In 1929, The United States was seemingly the richest and most content it had ever been. Prosperity, production and employment were at a high during the boom period that followed the 1st World War which became known as "the Roaring Twenties". Fast forward four years to 1933 and the economy had shrunk by a devastating 33%. Unemployment figures had risen to 13 million - 25% of the total labour force. In a relatively short time the richest economy on earth had been brought to its knees with severe repercussions for the whole of the western world. The main causes of the Depression are thought to lie with an overheating of financial markets which in turn fed into the real economy where high consumer debt had created a consumer spending boom. Share prices had reached an all time high by the end of 1929, creating a stock market 'bubble' which looked increasingly under threat of bursting. When it did, during the Wall Street Crash of October 24 1929, assets fell sharply for a year though the knock-on effect for the rest of the economy took longer. The panic in the market fed through to consumers who, startled by the headlines, began withdrawing their money in droves. Banks cut off credit to borrowers and the debt which had fuelled businesses and households over the previous decade was suddenly switched off. Thousands of banks failed, taking with them businesses, and jobs across the US, Canada and Western Europe.
Sound familiar? Substitute the Roaring Twenties for the Roaring 'Noughties' and the Wall Street Crash for the Sub-Prime financial crisis and you have a very demonstrable comparison between the onset of the Great Depression and the current economic crisis. One of the most striking similarities between the Great Depression and the current economic and financial crisis is that no one saw it coming, particularly amongst the leaders themselves. Witness the US's president, Thomas Hoover's comments:
"It has been twelve months of unprecedented advance, of wonderful prosperity...this new year will be one of felicitation and hopefulness."
in likeness to the then Chancellor, Gordon Brown's prediction in March last year:
"And we will never return to the old boom and bust".
Stopping history from repeating itself
The parallels between the Wall Street Crash and the initial stages of the current global recession are stark yet it is hoped that a prolonged and desperate recession or depression in the same mould as that of the 1930s can be avoided.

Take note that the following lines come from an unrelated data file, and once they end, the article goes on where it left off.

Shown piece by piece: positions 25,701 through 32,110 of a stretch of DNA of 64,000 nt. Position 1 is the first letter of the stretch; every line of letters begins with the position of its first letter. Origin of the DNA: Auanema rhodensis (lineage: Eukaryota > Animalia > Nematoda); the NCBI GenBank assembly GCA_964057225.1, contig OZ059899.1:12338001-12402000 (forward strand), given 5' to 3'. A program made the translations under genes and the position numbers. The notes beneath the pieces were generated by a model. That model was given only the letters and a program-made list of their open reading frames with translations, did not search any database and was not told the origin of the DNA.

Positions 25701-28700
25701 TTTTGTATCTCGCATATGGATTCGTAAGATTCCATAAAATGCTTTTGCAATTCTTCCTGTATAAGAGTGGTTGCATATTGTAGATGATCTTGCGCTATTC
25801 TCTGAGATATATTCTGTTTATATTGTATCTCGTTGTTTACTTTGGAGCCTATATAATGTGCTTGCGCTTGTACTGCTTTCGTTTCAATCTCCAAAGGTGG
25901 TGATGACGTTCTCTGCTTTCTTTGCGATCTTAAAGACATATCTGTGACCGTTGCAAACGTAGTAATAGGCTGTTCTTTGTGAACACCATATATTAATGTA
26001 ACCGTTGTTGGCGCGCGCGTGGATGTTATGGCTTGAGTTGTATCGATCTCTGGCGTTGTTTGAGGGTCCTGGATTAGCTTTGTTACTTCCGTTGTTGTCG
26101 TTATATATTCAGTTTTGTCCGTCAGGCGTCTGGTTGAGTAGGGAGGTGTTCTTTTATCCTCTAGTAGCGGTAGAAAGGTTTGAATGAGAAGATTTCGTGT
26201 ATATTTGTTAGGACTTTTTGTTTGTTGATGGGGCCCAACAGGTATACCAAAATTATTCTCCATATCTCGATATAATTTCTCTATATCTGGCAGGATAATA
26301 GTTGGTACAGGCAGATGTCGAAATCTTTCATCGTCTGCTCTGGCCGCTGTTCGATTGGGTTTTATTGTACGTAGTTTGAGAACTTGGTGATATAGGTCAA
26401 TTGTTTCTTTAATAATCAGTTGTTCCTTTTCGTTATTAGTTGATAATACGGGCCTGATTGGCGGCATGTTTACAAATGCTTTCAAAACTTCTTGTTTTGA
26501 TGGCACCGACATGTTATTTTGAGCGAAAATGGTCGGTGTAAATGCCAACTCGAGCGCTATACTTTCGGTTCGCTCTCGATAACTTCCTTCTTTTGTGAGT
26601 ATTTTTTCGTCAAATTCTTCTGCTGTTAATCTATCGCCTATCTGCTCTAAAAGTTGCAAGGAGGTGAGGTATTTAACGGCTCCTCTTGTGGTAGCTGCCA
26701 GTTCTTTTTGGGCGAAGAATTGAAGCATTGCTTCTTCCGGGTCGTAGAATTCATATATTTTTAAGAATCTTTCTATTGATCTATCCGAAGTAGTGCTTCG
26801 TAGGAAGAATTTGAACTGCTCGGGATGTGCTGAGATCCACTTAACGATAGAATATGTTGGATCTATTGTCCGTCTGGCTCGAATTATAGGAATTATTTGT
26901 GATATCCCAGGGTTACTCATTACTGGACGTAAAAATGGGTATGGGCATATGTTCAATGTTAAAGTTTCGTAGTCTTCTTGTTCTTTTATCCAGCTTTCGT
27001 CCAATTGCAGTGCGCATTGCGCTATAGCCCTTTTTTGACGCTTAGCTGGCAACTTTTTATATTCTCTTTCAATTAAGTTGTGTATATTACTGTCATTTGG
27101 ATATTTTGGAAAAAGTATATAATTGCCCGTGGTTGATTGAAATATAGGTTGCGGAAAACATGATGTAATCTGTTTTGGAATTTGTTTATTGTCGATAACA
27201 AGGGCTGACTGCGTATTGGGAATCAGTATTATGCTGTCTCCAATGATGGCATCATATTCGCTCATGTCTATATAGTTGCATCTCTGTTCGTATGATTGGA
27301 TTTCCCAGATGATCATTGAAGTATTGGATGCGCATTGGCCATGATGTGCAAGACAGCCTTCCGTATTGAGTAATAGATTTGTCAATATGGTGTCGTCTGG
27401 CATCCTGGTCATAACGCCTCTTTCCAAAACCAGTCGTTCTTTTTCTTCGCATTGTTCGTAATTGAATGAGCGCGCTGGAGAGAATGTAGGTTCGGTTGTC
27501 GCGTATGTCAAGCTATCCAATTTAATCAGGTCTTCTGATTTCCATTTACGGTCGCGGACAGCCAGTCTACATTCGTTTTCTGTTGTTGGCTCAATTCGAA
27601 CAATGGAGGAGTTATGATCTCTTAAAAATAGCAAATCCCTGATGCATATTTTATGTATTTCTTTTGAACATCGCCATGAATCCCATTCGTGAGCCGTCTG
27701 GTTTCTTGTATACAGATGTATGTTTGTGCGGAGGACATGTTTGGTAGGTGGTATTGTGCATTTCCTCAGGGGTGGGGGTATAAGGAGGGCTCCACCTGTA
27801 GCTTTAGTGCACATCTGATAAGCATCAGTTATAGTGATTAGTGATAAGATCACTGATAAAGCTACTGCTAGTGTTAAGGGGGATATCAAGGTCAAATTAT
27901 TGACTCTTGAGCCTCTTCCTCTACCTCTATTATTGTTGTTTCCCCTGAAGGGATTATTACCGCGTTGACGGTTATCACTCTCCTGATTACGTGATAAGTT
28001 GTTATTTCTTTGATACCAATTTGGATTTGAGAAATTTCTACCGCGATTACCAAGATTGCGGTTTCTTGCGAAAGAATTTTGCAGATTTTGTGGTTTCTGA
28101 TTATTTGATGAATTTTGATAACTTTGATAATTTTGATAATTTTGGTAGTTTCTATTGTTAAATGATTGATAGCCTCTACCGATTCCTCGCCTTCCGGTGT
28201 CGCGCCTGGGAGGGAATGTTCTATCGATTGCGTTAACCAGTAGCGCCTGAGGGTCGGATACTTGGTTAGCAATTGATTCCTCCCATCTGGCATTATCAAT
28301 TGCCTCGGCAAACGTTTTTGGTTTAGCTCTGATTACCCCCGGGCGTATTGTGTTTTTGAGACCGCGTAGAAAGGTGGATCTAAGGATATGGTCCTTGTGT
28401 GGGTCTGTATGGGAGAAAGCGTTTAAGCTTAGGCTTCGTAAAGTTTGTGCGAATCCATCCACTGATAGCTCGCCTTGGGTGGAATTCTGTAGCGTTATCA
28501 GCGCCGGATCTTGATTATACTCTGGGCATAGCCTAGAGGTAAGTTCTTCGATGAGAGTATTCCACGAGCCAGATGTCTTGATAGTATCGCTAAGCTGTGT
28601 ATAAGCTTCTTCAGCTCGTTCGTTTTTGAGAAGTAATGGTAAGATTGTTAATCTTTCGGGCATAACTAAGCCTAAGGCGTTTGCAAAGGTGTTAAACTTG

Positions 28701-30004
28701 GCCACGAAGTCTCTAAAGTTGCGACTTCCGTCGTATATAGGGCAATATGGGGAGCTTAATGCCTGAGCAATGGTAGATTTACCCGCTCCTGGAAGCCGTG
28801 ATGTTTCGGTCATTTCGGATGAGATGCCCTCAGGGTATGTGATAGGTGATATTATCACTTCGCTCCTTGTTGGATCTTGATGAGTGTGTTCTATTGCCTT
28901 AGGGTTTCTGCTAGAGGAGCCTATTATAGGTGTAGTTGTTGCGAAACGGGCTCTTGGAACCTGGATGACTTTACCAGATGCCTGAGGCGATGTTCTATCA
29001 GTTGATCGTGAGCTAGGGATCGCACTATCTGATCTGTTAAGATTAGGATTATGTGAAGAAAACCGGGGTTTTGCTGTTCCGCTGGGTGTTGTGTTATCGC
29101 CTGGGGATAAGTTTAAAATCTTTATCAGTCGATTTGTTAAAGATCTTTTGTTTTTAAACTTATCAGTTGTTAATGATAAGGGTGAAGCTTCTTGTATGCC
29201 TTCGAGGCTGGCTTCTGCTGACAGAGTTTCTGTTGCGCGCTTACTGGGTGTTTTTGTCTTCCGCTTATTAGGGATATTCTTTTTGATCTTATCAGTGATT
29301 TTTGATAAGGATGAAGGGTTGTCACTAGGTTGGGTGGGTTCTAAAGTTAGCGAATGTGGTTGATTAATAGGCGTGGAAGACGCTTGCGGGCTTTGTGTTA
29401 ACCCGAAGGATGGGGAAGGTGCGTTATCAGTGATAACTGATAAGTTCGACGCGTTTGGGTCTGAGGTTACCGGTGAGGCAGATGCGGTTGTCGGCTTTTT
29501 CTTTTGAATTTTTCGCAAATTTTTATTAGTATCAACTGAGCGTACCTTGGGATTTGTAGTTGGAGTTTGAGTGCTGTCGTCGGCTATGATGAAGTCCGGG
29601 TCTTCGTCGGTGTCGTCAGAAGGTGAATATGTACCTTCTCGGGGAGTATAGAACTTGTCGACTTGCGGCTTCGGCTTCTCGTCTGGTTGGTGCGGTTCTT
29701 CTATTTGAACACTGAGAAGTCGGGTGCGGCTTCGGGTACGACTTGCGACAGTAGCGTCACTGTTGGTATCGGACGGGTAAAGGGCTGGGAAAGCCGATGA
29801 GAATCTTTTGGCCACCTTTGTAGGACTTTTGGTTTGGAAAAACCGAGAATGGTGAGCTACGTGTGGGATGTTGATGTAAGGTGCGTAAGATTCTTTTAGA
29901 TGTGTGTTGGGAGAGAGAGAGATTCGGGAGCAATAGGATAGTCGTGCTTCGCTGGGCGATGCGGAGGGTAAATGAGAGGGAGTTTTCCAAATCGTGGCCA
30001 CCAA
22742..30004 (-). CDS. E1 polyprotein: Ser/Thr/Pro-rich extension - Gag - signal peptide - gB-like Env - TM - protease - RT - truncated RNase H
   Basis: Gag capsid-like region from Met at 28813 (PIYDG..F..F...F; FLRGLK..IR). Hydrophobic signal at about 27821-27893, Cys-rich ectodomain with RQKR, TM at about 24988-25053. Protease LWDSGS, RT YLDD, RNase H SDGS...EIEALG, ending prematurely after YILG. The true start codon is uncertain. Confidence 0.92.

Obama's recent announcement of his multi billion-Dollar stimulus package bears a direct resemblance to Roosevelt's 'New Deal' package which was introduced in 1933 and is widely credited with bringing an end to the great Depression and putting millions of jobless Americans back into work. The scheme involved the implementation of massive public works projects across the country and was the most expensive government programme in the history of The United States. It was regarded as a massive success, so much so that by 1936 the US economy had more or less returned to the level it had been at in the late 1920s. President Roosevelt was reelected three times on the back of his success in turning around the economy.
The timing of Obama's proposal couldn't be more apt. Last week, the US Government announced a net loss of 533,000 jobs in November, the largest one-month drop since 1974, bringing the level of unemployment to 6.7 per cent. The National Bureau of Economic Research said that America has been in recession for a year.
In an interview given on America's NBC radio station, Obama pledged a five-tier rescue plan to create jobs by merging traditional road-building projects, similar to the great highway building projects of the 1930s, with massive investment in new technology and eco-friendly infrastructure. As was the case in the 1930s, any move which is good for the US economy should have a positive knock-on effect for the rest of the world economy. With the Wall Street Crash famously touted as being the major contributor to the rise of Fascism in Europe, culminating in the ascent to power of Hitler and the Nazis as well as Fascist governments in Italy and Spain, the wider consequences of America's actions in dragging itself out of a severe downturn are there to be considered. Across Europe, stock markets have so far taken news of the proposed stimulus package as a positive sign for the economy. The FTSE rose by over 5% on Monday as the Nikkei (Japan) and Hang Seng (Hong Kong) rose by 5% and 9%, respectively.
It is hoped that the proposed infrastructure projects will be underway soon after Obama takes office in January as the new president looks to hit the ground running. Time is certainly of the essence as it was recently announced by economists that the US has been in recession since the end of 2007 and with indications that the health of the world economy is rapidly declining. Obama himself recently speculated that things will get worse before they start to imrpove. Following the Wall Street Crash, the US government was blamed as being too slow to react to the crisis which exacerbated the decline of the economy and prolonged the economic downturn. It let thousands of banks fail and stood by as millions of people lost their jobs and their homes. It wasn't until 1933 that Roosevelt's New Deal put a plug in the downturn, four years after the problem had begun, and, crucially, the same year in which the Nazis came to power. By acting now, Obama may just have saved us from several preventable years of misery.